PARK WATCH March 2020 |
New grassland revenue bill passes Parliament.
The Melbourne Strategic Assessment (Environment Mitigation Levey) Bill 2019 passed the Victorian Parliament in early February.
VNPA supported the Bill, but remain deeply concerned that promises to protect grasslands and other habitats threatened by urban sprawl have still not been delivered.
This new law is largely about collecting and expending revenue from levies from the clearing of threatened species habitats; such as the critically endangered Native Temperate Grasslands of the Victorian Volcanic Plain.
These were proposed as trade-offs in the now decade-old Melbourne Strategic Assessment. The MSA was a joint Commonwealth and Victorian Government agreement on approvals for environmental impacts on nationally threatened species from urban growth around Melbourne’s west and north, and some parts of the south-east. It has an expected price tag of almost $1 billion over 40 years.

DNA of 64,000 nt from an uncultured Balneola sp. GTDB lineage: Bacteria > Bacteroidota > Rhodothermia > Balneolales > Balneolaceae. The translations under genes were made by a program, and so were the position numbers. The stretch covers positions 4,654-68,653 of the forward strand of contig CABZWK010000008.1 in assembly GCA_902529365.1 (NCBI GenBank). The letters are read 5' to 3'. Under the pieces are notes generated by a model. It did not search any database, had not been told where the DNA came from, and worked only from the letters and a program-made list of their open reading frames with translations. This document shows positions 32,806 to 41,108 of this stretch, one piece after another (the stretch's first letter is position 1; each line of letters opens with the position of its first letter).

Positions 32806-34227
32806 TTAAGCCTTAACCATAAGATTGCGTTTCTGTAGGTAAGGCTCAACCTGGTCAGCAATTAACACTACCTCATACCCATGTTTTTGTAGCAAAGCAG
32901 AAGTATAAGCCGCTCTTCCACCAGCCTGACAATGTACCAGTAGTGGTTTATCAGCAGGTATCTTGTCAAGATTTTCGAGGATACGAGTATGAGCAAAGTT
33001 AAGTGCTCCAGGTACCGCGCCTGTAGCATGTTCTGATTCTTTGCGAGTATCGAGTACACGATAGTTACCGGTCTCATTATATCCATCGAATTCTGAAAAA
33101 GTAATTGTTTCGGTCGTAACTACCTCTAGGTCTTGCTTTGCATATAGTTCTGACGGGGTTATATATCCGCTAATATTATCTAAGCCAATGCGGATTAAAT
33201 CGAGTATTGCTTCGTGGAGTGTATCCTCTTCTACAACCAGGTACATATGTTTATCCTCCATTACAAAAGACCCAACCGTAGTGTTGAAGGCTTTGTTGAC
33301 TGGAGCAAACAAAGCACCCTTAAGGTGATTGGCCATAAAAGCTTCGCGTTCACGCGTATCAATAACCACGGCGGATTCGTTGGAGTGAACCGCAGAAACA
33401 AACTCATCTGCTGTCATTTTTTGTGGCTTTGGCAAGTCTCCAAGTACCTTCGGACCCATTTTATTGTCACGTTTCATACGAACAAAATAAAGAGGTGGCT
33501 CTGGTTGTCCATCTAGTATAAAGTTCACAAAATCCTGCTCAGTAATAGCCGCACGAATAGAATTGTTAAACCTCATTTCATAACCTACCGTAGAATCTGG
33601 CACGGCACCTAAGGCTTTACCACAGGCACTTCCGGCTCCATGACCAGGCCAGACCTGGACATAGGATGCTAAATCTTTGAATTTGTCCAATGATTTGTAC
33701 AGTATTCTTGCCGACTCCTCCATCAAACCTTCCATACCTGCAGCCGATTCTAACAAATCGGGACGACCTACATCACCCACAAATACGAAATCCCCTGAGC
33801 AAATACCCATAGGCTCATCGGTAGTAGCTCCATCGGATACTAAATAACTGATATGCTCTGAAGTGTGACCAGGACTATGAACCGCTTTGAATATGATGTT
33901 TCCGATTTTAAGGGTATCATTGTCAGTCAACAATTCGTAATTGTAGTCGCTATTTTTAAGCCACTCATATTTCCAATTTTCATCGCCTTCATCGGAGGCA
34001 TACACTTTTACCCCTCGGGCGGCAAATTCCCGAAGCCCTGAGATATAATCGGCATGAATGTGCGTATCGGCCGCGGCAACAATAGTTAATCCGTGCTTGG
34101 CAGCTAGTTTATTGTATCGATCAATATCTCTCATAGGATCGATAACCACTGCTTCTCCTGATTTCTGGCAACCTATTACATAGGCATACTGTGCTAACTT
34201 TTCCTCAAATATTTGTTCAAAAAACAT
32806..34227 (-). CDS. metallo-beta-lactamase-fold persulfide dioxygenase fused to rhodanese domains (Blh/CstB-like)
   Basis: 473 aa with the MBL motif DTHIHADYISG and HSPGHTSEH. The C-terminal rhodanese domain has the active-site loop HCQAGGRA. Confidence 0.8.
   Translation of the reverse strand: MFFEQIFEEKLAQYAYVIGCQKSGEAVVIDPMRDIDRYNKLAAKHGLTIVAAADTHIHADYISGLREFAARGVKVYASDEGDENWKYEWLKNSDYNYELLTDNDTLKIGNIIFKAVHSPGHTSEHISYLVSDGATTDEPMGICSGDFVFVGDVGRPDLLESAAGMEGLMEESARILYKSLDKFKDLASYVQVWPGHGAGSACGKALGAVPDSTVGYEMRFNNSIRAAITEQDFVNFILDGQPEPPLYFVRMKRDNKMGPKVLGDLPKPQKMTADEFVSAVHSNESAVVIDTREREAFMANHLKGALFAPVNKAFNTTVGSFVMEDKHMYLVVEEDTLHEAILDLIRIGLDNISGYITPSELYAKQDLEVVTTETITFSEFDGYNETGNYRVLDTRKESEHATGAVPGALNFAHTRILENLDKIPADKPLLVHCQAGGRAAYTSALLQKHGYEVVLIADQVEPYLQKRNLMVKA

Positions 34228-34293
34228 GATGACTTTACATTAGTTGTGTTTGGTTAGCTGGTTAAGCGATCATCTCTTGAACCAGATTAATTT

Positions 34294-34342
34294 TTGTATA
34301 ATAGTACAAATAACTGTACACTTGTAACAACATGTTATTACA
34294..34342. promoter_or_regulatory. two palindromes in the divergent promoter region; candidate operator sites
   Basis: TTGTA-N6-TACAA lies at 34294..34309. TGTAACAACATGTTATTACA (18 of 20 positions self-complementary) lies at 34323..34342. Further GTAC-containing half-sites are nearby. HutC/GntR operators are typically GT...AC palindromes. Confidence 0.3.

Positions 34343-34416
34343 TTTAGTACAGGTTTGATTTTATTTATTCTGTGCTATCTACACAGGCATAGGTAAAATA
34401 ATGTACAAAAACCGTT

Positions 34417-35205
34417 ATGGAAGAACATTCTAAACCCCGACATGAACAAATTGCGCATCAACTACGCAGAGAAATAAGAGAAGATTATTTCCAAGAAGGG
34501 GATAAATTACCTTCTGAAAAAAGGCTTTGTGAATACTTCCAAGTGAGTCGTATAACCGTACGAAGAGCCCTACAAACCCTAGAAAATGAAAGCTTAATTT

The Bill is mostly focused on the machinery of collecting revenue, but has some useful improvements to governance, such as a regular audit by the Commissioner for Environmental Sustainability. It, however, does not deal with the fundamental flaws and failed delivery of key promises in the MSA. For example, after ten years the state government has failed to deliver on promises in the MSA to protect grasslands and create large grassland reserves by 2020.
In 2010 the MSA clearly stated that the state and federal governments would: “… increase the extent of protection of Natural Temperate Grassland of the Victorian Volcanic Plain from two per cent to 20 per cent” and “the Department of Sustainability and Environment will be the acquiring authority and will acquire all freehold land (excluding quarries) and reserve it by 2020”.
These statements relate to one of the key deliverables promised in the MSA – that a 15,000-hectare grassland reserve was purchased, established and managed between Werribee and Melton by 2020. To date, less than 10 per cent of this has been purchased, so it will be a real test of both the state government’s capacity to deliver long-term multi-term commitments, and of the federal environmental laws which underpin the whole program.
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